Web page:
Alzheimer's drugs may prevent glaucoma
6 August 2007
A team of researchers at the UCL Institute of Ophthalmology has found that a combination of treatments developed for Alzheimer's disease also has the potential to treat glaucoma, the major cause of irreversible blindness worldwide.
The project, funded by the Wellcome Trust, initially developed a new technology for visualising nerve cell damage in the retina, called detection of apoptosing retinal cells. The new technique enabled the team to discover that the protein beta-amyloid, responsible for plaque lesions in the brain in Alzheimer's patients, also causes nerve cell death in the retina.
The team then went on to look at a number of novel drugs currently undergoing clinical trials for Alzheimer's disease that target beta-amyloid with a view that could also prove to effective in treating glaucoma. The findings are published online in the journal 'Proceedings of the National Academy of Sciences of the USA'.
Project leader Dr Francesca Cordeiro said: "We've seen for the first time that there is a clear link between what causes Alzheimer's disease and one of the basic mechanisms behind glaucoma. However, this doesn't mean that everyone with Alzheimer's will develop glaucoma or vice versa. Glaucoma has a number of risk factors."
Glaucoma affects more than half a million people in the UK and as many as 65 million people worldwide. Little is known about what exactly causes the disease, which causes damage to the optic nerve in the eye, although the disease is traditionally attributed to increased pressure in the eye, known as 'intraocular pressure'. The new research opens up a new avenue of treatment in glaucoma that does not involve treating intraocular pressure.
Dr Cordeiro's team have shown that drugs working to prevent the build up of the beta-amyloid protein in Alzheimer brains can be used to treat glaucoma in animal models. One such drug, Bapineuzumab, is already being used in clinical trials to treat Alzheimer's patients. However, the team has shown that when combined with two other novel Alzheimer's treatments, the effects on glaucoma are even stronger.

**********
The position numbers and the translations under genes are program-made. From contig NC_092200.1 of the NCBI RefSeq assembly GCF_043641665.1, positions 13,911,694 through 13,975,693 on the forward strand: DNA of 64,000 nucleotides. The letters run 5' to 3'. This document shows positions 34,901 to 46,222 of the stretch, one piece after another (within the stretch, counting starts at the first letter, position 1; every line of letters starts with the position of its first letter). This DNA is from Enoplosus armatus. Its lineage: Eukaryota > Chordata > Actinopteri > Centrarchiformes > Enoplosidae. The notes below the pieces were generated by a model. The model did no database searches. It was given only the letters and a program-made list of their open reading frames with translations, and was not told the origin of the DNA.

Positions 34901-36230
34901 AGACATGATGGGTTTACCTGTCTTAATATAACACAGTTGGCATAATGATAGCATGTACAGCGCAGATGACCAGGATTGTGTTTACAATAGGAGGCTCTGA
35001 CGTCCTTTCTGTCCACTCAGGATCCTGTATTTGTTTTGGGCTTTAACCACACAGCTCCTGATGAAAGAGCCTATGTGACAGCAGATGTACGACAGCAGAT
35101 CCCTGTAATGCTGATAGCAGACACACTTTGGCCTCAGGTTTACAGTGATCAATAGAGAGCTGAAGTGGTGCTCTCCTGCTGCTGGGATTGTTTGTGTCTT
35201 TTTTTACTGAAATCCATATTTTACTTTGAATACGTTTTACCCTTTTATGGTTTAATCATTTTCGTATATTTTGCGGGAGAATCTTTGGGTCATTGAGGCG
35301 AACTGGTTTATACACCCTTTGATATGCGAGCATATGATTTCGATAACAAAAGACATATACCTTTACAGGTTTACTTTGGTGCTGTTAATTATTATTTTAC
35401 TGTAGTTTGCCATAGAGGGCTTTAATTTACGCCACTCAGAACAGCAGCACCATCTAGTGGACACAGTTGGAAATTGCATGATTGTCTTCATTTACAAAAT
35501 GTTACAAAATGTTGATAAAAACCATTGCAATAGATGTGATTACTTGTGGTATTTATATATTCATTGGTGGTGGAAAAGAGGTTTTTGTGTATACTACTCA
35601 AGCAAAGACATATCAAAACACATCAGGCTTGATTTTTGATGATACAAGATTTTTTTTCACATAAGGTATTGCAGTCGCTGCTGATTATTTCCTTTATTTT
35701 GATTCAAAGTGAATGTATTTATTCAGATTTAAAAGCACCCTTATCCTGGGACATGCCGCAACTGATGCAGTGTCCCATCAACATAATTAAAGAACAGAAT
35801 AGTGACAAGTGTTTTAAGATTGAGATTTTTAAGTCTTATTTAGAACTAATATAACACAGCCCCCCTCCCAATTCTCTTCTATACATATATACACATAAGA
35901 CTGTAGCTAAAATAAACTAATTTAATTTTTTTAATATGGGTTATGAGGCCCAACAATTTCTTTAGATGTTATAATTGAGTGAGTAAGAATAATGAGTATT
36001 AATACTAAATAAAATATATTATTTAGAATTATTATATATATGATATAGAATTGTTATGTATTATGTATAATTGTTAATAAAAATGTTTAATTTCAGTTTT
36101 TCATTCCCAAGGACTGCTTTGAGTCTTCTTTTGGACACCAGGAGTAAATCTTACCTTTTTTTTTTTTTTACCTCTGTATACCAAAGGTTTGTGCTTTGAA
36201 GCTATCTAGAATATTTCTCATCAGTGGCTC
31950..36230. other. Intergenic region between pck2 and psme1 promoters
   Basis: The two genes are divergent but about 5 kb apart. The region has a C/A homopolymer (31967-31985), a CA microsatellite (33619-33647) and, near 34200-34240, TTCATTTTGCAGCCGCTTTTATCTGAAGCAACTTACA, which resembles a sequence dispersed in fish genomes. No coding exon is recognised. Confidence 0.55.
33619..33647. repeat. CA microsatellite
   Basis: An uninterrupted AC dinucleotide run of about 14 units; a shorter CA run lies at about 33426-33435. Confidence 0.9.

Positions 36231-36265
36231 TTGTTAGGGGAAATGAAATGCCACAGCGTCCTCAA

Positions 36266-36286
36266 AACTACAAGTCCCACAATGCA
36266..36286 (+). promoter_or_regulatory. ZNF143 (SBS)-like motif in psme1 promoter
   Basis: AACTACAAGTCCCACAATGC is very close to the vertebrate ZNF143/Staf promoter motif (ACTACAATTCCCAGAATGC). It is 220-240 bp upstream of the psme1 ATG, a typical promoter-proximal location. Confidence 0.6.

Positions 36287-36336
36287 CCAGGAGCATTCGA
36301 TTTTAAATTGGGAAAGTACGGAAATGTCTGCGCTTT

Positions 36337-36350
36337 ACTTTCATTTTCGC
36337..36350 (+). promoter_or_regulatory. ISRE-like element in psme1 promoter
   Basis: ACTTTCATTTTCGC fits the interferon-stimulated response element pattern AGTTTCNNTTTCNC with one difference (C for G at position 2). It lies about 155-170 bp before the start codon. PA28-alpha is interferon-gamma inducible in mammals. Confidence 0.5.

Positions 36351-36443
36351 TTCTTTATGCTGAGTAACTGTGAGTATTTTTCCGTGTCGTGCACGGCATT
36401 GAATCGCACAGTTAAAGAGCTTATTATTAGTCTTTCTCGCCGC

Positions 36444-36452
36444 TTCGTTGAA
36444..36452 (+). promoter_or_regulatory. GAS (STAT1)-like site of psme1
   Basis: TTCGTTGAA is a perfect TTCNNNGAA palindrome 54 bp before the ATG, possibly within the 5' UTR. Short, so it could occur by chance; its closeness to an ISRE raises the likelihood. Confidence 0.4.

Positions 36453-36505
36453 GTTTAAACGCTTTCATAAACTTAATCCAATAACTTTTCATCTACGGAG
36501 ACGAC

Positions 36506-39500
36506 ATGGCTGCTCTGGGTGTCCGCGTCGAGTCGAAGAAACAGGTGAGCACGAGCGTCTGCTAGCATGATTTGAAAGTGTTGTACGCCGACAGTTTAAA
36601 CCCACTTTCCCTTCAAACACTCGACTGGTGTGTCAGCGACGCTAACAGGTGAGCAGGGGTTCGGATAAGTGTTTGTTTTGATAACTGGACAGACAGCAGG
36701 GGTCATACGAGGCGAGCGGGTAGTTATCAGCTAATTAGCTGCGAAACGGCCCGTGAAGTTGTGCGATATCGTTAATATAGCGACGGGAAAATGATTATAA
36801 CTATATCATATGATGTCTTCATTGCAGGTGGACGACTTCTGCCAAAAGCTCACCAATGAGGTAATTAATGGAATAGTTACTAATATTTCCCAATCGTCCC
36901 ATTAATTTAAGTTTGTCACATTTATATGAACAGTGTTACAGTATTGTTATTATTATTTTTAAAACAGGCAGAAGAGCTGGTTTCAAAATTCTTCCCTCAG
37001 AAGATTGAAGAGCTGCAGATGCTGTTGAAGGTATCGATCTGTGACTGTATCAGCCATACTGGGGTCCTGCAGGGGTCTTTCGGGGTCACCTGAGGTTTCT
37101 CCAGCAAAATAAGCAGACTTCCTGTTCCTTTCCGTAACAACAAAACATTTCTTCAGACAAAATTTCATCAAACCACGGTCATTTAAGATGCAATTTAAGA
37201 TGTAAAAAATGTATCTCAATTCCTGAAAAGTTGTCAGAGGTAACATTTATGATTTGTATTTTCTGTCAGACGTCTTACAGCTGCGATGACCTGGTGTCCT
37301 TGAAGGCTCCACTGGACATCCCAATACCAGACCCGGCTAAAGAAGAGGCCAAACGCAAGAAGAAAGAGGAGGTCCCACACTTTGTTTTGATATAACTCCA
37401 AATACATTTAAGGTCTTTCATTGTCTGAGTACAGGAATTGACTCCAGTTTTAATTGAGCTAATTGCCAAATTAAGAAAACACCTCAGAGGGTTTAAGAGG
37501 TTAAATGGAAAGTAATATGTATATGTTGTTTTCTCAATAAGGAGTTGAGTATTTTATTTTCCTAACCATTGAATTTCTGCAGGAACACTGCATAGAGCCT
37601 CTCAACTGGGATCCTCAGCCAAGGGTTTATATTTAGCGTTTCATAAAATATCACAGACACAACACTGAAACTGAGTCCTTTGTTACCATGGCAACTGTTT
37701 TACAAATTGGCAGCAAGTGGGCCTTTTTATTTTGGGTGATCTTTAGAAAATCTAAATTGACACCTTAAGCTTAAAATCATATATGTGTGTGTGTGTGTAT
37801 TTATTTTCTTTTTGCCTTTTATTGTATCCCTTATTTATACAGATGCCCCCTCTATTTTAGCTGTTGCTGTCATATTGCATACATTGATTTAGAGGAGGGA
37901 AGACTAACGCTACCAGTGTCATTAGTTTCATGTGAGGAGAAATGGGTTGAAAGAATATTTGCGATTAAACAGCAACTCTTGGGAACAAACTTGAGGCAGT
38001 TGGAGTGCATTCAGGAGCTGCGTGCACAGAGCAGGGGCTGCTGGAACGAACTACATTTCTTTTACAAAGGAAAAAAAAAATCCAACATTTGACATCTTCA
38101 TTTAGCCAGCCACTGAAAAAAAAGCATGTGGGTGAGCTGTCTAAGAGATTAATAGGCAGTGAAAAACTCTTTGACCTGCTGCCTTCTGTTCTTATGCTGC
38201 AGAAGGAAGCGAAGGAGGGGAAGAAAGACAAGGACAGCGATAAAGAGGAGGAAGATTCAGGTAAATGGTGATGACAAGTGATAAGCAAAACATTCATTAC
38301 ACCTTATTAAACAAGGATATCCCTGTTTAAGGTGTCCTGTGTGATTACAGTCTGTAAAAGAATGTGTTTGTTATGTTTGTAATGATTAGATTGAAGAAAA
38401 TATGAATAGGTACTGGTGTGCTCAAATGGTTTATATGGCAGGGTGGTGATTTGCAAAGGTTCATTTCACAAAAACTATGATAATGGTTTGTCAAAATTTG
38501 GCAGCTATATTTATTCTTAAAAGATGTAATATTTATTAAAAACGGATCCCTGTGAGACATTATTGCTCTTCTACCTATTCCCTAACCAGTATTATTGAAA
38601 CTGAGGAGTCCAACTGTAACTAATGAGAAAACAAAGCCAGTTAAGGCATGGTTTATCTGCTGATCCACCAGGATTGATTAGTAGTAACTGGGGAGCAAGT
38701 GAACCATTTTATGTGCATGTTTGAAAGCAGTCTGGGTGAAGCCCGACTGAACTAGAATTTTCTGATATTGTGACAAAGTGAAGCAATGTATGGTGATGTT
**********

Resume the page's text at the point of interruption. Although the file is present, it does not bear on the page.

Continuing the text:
"We are trying a new approach which has never been tried before, not even to treat Alzheimer's disease," says Dr Cordeiro. "Our success in treating glaucoma in the lab by combining different Alzheimer's treatments represents a brand new treatment strategy."
Previous research led by Dr Cordeiro suggested that the retina could provide a window into the brain, allowing doctors to diagnose Alzheimer's disease by looking for evidence of nerve cell death. Alzheimer's disease is the most common form of dementia, with nearly 700,000 patients in the UK. This is expected to exceed one million people by 2025.
"Many even within medicine fail to realise that the retina, commonly examined by high street opticians when they look at the back of the eye, is actually an extension of brain tissue, travelling down the optic nerve into the back of the eye," said Dr Cordeiro. "High street opticians have been routinely looking at the brain in a more direct way than has been possible by high tech brain scanners such as MRI and CAT."
Dr Cordeiro believes that this knowledge may mean that the eye could also be used to test potential treatments for Alzheimer's disease: "Since we have shown that drugs for Alzheimer's disease can tackle glaucoma, then potentially we could use damaged retina to screen Alzheimer's drugs that target beta-amyloid build up."
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